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Black History Month through Books
By Holly E. Newton

February is Black History Month and there is no better way to recognize awareness and celebration of this wealth of diversity and appreciation than through books. Here is a list of some of the best and newest books on this subject.

First, let me review some outstanding picture books that are great for all ages!

I Saw Your Face has to be one of the most extraordinary books I've come across. Tom Feelings, a well-known award-winning artist who recently passed away, spent his lifetime illustrating people of African descent. When he showed Kwane Dawes, a renowned poet and author in his own right, the faces he'd drawn from all over the world, this awe-inspiring book was conceived. You'll be moved by the beautiful charcoal renderings of children's faces, from South Africa to Louisiana, and the words that seem to ebb their way onto each and every page.

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Coming on Home Soon, by Jacqueline Woodson, recently won the Caldecott Honor Award. Ms. Woodson is a master at writing a brief text with just enough words to savor. Mama has to leave her daughter, Ada Ruth, with grandma as she travels to Chicago to work. It's the 1940's and there's a war going on. With all the men gone off to fight, the railroad is hiring black women to help. But this story isn't about mama. It's about the relationship of Ada Ruth and her loving grandmother. E. B. Lewis has captured the deeply rooted devotion of these two in his breathtaking watercolors as they wait for mama's return.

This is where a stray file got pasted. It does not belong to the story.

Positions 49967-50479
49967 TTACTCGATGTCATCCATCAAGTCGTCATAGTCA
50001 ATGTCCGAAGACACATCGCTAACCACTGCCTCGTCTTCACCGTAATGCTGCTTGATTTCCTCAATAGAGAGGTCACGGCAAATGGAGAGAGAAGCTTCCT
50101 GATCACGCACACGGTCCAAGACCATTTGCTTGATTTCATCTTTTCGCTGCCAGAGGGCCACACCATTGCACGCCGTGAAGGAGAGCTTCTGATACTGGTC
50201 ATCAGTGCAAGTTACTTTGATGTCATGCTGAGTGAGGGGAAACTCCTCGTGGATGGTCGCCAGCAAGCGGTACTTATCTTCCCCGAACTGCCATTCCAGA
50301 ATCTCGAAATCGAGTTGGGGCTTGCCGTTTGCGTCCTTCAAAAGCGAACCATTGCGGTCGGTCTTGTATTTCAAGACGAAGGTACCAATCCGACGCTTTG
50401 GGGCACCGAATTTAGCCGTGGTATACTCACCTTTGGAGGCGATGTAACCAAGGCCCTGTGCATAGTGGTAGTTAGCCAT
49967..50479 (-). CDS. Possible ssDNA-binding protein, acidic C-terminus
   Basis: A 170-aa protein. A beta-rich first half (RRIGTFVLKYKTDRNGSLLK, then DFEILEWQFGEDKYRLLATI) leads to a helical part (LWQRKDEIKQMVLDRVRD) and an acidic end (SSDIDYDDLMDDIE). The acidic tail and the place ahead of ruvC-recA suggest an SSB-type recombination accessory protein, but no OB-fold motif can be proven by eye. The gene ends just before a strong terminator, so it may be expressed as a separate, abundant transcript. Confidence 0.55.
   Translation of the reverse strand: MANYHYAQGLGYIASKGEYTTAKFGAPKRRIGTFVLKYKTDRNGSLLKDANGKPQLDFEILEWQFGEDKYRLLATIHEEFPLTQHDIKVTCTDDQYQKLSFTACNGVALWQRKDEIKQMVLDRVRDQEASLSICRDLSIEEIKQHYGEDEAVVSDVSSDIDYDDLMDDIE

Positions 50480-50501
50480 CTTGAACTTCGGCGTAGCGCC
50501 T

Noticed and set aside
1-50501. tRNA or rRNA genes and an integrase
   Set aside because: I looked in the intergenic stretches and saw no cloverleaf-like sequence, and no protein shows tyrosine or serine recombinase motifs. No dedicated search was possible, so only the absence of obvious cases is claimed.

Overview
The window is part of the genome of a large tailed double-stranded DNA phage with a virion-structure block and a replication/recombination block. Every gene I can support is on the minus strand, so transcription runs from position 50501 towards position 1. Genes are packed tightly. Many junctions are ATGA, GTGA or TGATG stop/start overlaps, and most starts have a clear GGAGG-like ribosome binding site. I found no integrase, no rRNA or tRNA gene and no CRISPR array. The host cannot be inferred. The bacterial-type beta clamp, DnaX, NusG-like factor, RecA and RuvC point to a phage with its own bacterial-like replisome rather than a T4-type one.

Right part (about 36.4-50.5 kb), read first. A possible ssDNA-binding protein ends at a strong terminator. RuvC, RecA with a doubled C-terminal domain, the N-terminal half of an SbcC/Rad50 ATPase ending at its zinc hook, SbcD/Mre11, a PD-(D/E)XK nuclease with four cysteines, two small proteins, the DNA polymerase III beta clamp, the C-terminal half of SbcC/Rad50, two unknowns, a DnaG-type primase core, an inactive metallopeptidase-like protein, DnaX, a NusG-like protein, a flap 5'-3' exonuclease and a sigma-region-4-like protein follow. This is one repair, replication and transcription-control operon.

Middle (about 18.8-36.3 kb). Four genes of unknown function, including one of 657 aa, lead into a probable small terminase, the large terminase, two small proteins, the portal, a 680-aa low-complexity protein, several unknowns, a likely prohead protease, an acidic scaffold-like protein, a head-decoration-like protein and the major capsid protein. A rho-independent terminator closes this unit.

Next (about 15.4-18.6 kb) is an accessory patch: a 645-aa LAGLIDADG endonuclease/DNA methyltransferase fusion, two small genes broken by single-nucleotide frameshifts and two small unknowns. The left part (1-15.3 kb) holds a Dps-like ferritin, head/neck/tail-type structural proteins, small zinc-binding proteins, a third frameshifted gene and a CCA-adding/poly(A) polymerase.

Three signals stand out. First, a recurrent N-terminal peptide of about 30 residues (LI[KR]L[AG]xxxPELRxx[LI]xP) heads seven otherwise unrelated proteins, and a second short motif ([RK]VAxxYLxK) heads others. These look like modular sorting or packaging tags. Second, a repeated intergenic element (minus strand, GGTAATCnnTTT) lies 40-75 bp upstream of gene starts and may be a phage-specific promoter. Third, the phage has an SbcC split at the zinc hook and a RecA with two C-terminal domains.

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Let's Talk about Race, by Julius Lester and brightly illustrated by Karen Barbour, is really a conversation with Mr. Lester and the reader. This insightful and clever text really takes a child to the level of what we all are. He clearly enlightens us to kindness and acceptance to all, no matter what color of skin. Because, after all, as Mr. Lester so unmistakably states: "Beneath the skin we all look alike."

An African Princess, by Lyra Edmonds and richly illustrated by Anne Wilson, is about a young girl of mixed race. Her mama always tells her that she is a princess of African descent. But Lyra questions how she could be an African princess with freckles and live in a high-rise in a city. Lyra, however, soon learns first-hand about her heritage and walks forever afterwards tall and proud.

This Little Light of Mine is based on the song of the same title. One look at the stunning watercolors that fill each page, and you'll easily recognize the famous E. B. Lewis. This traditional African-American spiritual has surely inspired Mr. Lewis because the glorious pictures reflect the inner beauty of one special African-American boy as he lets his light constantly shine on those in need. The reactions and expressions of the faces portrayed on each page will surely let some of that light shine on you!

Freedom on the Menu: The Greensboro Sit-ins, by Carol Boston Weatherford, is based on an actual occurrence at the Woolworth's counter in 1960, where only white people were allowed to sit. This enlightened story is told through 8-year-old Connie's eyes. There is much to learn from her simple vantage point. The full-page oil paintings by Jerome Lagarrigue help to set the tone and setting of the events as they took place.